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Thursday, November 3

2:30pm EDT

Assessing Power Relations in the Global Internet: Reading The Intersectional Internet, by S.U. Noble and B.M. Tynes, eds
This book turns a critical lens on the impact of the global Internet, by challenging its capacity to not simply reflect, but define and structure uneven power relations and social values through rapidly evolving  digital technologies, platforms and infrastructures. The fourteen essays in the book, written by leading scholars from various fields of cultural studies allied to information sciences/Library/media studies and the social sciences, adopt an analytical approach and theoretical perspectives, linked to the multi-faceted concept of "intersectionality." This allows the authors to critically investigate the complexities of the multiple differences in the controlling ideologies, identities and outcomes embedded in their own fields of research. 

This presentation will invite librarians and other information specialists to explicitly identify, contextualize and critically assess the impact of these new lines of inquiry on their multi-dimensional work experiences: Internet studies, computer code, resource selection, reference interaction, bibliographic instruction and other research needs of users in an increasingly diverse environment. 

avatar for Joyce Dixon-Fyle

Joyce Dixon-Fyle

Joyce is an academic librarian (Professor) and Coordinator of Collection Development at DPU, where she has worked for many years. She earned both Ph.D. (French Literature)and MLS degrees from Indiana University, Bloomington, IN. Her primary services include assessing and selecting... Read More →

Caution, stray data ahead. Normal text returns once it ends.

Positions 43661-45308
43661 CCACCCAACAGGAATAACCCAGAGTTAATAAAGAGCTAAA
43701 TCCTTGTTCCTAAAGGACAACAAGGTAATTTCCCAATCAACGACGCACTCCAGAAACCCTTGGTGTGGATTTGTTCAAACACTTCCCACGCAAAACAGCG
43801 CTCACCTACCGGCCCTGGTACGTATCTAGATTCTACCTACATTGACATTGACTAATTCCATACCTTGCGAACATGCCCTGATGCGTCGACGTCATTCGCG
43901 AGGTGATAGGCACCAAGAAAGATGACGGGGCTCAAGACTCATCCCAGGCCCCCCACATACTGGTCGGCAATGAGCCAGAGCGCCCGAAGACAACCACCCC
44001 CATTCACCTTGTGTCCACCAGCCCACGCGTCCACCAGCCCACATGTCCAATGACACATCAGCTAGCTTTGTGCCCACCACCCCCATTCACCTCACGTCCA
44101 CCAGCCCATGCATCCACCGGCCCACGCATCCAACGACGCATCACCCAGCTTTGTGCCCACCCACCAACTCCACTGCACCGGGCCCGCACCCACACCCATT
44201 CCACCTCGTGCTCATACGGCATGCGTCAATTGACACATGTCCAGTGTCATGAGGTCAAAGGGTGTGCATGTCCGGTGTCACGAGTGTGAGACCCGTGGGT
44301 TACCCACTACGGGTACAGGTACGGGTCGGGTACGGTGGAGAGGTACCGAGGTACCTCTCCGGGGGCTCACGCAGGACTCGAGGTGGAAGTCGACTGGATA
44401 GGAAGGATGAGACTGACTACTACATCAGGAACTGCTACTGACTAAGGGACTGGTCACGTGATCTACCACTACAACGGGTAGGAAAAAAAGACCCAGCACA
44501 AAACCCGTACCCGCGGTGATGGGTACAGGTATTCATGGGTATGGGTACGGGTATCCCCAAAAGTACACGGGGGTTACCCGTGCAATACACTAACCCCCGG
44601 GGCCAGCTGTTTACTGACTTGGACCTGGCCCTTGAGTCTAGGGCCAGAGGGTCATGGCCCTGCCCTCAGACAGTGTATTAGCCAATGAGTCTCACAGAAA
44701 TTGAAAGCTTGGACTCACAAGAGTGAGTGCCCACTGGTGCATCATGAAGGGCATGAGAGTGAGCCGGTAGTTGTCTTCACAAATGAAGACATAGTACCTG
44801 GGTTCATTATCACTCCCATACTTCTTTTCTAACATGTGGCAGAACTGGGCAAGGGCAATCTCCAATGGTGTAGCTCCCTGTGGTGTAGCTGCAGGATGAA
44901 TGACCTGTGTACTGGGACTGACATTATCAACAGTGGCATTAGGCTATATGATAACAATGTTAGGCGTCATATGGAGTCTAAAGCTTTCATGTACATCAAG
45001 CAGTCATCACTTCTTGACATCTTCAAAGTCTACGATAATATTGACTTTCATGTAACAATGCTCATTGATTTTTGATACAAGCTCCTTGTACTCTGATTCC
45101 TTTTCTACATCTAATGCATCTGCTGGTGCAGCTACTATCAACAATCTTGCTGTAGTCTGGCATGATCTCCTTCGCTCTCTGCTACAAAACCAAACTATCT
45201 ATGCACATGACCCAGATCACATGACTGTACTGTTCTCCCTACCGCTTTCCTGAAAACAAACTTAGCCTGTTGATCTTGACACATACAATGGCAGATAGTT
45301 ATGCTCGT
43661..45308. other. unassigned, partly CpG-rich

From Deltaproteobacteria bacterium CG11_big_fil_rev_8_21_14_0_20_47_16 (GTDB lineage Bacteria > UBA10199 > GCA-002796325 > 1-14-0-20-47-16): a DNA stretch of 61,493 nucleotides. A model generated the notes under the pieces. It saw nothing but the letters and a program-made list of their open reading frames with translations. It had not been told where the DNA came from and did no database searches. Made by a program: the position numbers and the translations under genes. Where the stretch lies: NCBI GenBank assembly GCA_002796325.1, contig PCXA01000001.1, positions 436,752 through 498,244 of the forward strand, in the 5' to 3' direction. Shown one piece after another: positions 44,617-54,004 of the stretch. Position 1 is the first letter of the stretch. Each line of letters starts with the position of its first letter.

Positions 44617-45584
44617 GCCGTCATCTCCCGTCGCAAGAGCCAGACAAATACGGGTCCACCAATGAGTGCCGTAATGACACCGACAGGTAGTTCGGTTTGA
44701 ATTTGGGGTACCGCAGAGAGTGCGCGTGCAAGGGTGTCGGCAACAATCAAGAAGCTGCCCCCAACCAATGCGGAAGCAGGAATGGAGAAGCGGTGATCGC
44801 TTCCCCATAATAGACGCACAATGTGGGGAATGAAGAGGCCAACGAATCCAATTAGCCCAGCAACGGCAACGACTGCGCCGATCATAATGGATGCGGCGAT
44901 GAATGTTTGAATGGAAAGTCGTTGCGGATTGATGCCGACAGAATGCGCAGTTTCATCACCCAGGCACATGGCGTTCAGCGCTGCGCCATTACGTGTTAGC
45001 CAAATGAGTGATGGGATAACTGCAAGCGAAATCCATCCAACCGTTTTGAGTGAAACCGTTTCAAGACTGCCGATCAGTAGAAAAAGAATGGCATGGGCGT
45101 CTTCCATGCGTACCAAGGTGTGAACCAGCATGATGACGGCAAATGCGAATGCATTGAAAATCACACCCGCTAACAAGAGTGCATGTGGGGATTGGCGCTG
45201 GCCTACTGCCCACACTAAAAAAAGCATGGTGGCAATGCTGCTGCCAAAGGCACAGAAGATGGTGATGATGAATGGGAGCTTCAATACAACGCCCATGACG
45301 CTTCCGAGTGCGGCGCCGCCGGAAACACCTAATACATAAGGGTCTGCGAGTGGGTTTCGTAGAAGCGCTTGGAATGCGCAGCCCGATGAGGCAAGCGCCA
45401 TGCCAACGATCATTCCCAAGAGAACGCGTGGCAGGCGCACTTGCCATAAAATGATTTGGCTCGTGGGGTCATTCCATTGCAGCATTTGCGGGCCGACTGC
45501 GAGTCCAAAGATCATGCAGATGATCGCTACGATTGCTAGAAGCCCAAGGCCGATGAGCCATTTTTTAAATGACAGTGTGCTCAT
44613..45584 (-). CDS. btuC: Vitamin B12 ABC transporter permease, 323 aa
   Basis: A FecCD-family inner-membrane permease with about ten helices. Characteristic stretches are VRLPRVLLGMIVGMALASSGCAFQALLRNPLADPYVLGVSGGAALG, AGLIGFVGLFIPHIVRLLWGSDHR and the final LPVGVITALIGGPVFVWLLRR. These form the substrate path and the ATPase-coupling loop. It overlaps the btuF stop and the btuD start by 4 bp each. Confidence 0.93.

Thursday November 3, 2016 2:30pm - 3:10pm EDT
Rutledge Room, Francis Marion Hotel 387 King Street, Charleston, SC 29403

3:35pm EDT

Change It Up: Growing your Career in a Wildly Different Organization
Take your professional development to the next level, curb burnout, and seize new possibilities with a move to a wildly different organization. Join us for a session on growing your career "up" or "out" by transitioning to a different size or type of organization.

The presenters have worked in academic libraries (large and small, public and private); for library vendors; and in public libraries of varying sizes. Hear their perspectives on the opportunities, surprises, and lessons learned in changing up their work environs.


  • Identify opportunities for professional growth that a change in organizational type, structure, and size can provide. 

  • Determine whether you, too, can spur renewed growth in your professional development/career in a wildly different type library. 

  • Better evaluate the qualifications of applicants with experience in a much different setting.

avatar for Betsy Appleton

Betsy Appleton

Electronic and Continuing Resources Librarian, St. Edward's University
Betsy Appleton is interested in electronic resource management, scholarly communication, licensing, and collection development.
avatar for Tina Buck

Tina Buck

Electronic Resources Librarian, University of Central Florida
Serials and database access with some ILS/ERM, cataloging, and acquisitions mixed in. Outside work, I like to cook and bake bread.
avatar for Carol Seiler

Carol Seiler

Account Services Manager, EBSCO Information Services

Thursday November 3, 2016 3:35pm - 4:15pm EDT
Cooper Room, Courtyard Marriott 125 Calhoun Street, Charleston, SC 29401

3:35pm EDT